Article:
4-4-Real? 1969 Olds 442

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With muscle car prices continuing to soar, we’ve seen all sorts of cars that we used to think were complete junk rising from the dead, as current owners seek to cash in. Here we have a 1969 Oldsmobile, claimed by the seller to be “for real” for sale here on craigslist in Connecticut (between Wallingford and Middletown).

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The seller says the car is 99% complete and that he has all the parts not shown in the photos (though I wonder if he has the missing glass.) There are not enough photos in this ad to really know what is going on with this car. The engine is said to be stuck, and we have to assume the interior is not in great shape, as well. The vinyl top looks terrible and there is probably rust in the roof.

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In the early 90’s, I owned a ’69 442 that had spent its entire life in Connecticut. It had low mileage and had been stored winters, but still had a fair amount of rust in the quarters, both front and rear, and especially troubling was the hidden rust behind the rear wheel wells. So the example for sale here looks about average or better for an almost 50-year old GM A-body car that spent its life in the northeast. Even in this rough condition, it seems this car is well worth the seller’s asking price of $2,000. I am guessing it will sell quickly. Restored ’69 442s are getting crazy money these days and they are not and never will be among the most desirable of these cars (unless you have one of the rare W-30 versions).

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Restoring this 442 will require a great deal of time and money, and while the seller says he will part out the car, I do hope someone will rescue it. If the numbers matching claim proves out, this is a car worth saving. The body plate looks right for a 442. While it’s not terribly rare (19,587 hardtop coupes made in 1969), these are wonderful drivers and great cruisers, especially if you don’t mind subsidizing the oil companies. What do you think? Is it worth saving or is this in the end, just a parts car?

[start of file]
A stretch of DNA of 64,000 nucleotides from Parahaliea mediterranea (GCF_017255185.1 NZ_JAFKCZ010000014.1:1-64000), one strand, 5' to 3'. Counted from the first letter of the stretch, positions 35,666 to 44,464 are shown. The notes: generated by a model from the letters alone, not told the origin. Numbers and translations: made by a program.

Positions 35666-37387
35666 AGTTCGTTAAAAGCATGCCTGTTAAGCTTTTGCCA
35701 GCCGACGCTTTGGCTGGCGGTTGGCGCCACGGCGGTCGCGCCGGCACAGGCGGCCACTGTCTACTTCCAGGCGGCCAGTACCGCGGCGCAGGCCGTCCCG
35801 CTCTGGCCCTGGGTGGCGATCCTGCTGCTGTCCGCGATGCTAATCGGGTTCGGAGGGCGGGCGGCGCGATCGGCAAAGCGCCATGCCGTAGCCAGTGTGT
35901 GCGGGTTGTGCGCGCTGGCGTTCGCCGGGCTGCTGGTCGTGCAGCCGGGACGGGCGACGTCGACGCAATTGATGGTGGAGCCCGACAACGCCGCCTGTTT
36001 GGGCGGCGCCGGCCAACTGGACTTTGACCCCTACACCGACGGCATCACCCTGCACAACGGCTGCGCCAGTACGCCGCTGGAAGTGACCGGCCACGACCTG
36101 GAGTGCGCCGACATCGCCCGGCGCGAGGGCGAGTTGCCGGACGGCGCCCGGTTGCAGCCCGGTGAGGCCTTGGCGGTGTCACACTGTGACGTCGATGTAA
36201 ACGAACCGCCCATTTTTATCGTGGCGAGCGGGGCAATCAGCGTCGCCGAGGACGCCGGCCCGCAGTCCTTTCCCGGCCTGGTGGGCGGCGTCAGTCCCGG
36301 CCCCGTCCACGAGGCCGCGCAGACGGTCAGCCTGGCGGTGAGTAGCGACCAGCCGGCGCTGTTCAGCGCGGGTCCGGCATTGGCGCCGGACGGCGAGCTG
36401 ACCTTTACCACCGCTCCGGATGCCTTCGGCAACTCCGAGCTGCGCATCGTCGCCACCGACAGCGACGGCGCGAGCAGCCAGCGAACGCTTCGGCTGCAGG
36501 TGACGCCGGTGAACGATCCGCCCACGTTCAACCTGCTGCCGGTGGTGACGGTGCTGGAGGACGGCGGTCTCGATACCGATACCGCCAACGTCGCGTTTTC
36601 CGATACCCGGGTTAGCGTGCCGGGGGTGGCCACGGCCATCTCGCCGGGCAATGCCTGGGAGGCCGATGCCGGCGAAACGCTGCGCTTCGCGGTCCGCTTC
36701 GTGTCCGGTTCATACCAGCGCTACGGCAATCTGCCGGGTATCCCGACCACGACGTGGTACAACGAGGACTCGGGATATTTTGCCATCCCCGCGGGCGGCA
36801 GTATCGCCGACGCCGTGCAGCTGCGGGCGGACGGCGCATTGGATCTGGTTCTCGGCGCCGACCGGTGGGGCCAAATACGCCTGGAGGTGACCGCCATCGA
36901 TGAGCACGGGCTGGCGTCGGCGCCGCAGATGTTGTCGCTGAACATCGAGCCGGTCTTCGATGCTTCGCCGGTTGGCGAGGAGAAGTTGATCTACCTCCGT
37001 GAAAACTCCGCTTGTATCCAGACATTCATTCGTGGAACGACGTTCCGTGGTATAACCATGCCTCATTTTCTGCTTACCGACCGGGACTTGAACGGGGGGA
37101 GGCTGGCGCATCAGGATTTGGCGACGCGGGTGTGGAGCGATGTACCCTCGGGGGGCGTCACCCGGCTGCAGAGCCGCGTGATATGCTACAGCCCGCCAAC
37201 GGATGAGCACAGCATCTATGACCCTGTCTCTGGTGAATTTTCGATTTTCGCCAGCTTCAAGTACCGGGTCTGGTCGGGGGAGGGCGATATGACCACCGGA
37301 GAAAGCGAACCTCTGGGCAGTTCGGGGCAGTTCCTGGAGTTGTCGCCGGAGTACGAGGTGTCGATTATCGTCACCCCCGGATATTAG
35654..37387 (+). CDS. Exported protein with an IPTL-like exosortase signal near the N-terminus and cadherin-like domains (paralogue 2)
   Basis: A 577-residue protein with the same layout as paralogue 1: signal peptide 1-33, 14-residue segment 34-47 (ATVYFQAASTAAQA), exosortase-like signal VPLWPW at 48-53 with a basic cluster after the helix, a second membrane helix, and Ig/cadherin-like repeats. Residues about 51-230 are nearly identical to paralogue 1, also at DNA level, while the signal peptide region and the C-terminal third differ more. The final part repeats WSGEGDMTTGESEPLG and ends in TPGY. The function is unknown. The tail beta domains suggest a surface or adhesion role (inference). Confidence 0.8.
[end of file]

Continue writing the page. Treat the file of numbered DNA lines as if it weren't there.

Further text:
You can learn more about 1969 442 specifications and features here.

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Comments

  1. RayT Member

    I see the “4 4 2” on the deck lid. It’s a numbers-matching car!

  2. Howard A Member

    My “go-to” source has quite a few and probably 30 68-69’s. As usual, the prices are all over the place, the cheapest was $17,900, up $50-60, or more, so yeah, they are a lot of money. Again, same old thing, do you put $30g’s ( and several knuckles) into this, and maybe, if you’re lucky, it will be ready by next year, or go and buy one, ( for $30g’s) you can be at the cruise-in tomorrow night. Lot of work here.

  3. MH

    I hope it gets saved. One of my favorite cars.

  4. nessy

    More photos would help but if this is the real deal and it’s complete like he says, there is not a thing to moan about for 2000.

  5. JW454

    Some people look at this hobby a bit differently than I do. In May, I finished my 3 year project. I put more money into it than it would sell for but, at the shows and cruise ins I attend, the people taking the time to admire it ask “Did you build it”? I say “Yes I did”. That’s what makes it worth it to me. So if you’re a true gearhead, the cost isn’t the most important thing. Buy something like this car and do something you’ll be proud of down the road.

    • JW454